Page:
7. Freeze for longer shelf life

While not everything freezes well, ripe fruit and some veggies can be kept up to 3 months in the freezer. Keep in mind that most things should be chopped/peeled/prepped prior to freezing. 

8. Softer veggies should be eaten first

Vegetables that have softer textures, like leafy greens, peppers, and cucumbers have shorter shelf lives. A good rule of thumb is to purchase these when you’ll be using them quickly.  

Firmer root vegetables like potatoes, carrots and cabbage can last a bit longer.

Beware of Ethylene, or Gas Emitting Produce

Peaches

Fruit that is rich in sugar can release gasses that spoil other produce

Ever notice that sugary fruit tends to spoil quickly when closely kept? You wouldn’t be alone. Fruits that continue to ripen after they are picked release high levels of “ethylene”. 

Ethylene is a gas that causes cells of fruit and veggies to begin to ripen and ultimately degrade. The ethylene emitted from fruits that are kept in close quarters to other produce can cause them to ripen and rot more quickly as a result. 

Some savvy chefs actually use fruit that releases more ethylene to speed up the process of fruits that they want to ripen. Simply take a ripe fruit, place in a plastic bag with unripe fruit, and voila!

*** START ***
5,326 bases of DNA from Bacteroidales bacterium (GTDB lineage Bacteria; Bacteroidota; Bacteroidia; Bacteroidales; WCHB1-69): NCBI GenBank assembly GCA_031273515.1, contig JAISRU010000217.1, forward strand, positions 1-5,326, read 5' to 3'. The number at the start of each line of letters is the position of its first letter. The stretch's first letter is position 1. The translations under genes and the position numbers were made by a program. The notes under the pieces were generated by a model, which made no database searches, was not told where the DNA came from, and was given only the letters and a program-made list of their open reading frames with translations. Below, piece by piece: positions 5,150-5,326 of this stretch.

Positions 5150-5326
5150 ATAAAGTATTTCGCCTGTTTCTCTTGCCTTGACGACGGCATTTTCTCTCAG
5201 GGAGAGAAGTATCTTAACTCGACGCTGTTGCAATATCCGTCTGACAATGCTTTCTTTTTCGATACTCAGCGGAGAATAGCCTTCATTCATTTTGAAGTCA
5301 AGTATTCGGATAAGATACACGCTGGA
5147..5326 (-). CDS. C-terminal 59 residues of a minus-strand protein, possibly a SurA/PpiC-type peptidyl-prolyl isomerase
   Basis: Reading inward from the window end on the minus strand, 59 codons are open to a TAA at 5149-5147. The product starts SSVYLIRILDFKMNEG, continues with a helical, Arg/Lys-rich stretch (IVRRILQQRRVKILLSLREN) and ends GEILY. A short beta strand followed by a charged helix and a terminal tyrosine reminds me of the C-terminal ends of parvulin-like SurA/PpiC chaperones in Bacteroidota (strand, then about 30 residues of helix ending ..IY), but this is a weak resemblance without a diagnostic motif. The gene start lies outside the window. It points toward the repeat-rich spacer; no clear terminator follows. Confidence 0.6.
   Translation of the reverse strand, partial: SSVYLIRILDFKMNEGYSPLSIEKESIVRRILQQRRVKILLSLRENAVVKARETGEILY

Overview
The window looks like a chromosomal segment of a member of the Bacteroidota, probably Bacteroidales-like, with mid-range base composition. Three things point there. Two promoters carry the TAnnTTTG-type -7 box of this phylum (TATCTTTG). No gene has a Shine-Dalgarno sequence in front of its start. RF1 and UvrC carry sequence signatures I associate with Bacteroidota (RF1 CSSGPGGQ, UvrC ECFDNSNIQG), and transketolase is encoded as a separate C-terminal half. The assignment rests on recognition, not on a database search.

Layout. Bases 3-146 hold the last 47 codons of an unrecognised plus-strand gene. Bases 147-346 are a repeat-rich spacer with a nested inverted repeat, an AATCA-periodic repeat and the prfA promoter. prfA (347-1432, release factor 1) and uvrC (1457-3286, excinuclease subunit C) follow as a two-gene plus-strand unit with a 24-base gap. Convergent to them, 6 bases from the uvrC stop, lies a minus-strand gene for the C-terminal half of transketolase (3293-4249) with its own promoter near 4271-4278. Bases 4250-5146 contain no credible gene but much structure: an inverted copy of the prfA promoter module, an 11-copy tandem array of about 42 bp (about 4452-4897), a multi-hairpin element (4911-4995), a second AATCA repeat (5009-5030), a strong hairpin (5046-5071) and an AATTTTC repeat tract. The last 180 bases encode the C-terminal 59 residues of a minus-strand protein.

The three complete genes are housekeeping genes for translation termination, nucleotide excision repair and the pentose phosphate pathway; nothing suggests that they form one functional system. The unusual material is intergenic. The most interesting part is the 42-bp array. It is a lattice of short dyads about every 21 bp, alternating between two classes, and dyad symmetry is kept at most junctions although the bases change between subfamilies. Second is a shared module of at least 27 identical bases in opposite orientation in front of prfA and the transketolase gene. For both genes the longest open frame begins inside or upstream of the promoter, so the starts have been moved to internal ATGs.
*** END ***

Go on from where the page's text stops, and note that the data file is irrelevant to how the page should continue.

But generally speaking – it’s best to store these kinds of fruits in their own spaces. 

Fruits that produce high levels of ethylene:

  • Apples
  • Avocados
  • Bananas
  • Cantaloupe
  • Onions
  • Peaches
  • Pears
  • Potatoes

How to Keep Different Types of Vegetables Fresh

Potatoes, Sweet Potatoes, & Yams

Store Potatoes

  • Keep in a dark, dry spot.
  • These vegetables should not be refrigerated – cold air causes starch to transform into sugar.
  • Store potatoes in a paper bag, basket, or bowl.
  • Don’t leave them in plastic bags, or sealed containers that can trap moisture which will cause them to spoil.
  • Potatoes be kept for up to a couple of weeks in the right conditions.
  • Yams and Sweet potatoes may have a slightly shorter shelf-life.
  • Very sensitive to Ethylene producing produce, so keep separate.

Onions & Garlic

  • Don’t store in refrigerator. 
  • Keep in dark, cool spot.
  • Avoid keeping around potatoes and starch produce.
  • Moister causes onions & garlic to spoil faster. 
  • Don’t keep in air tight containers or bags.
  • Can last up to 3 months.

Carrots & Root Vegetables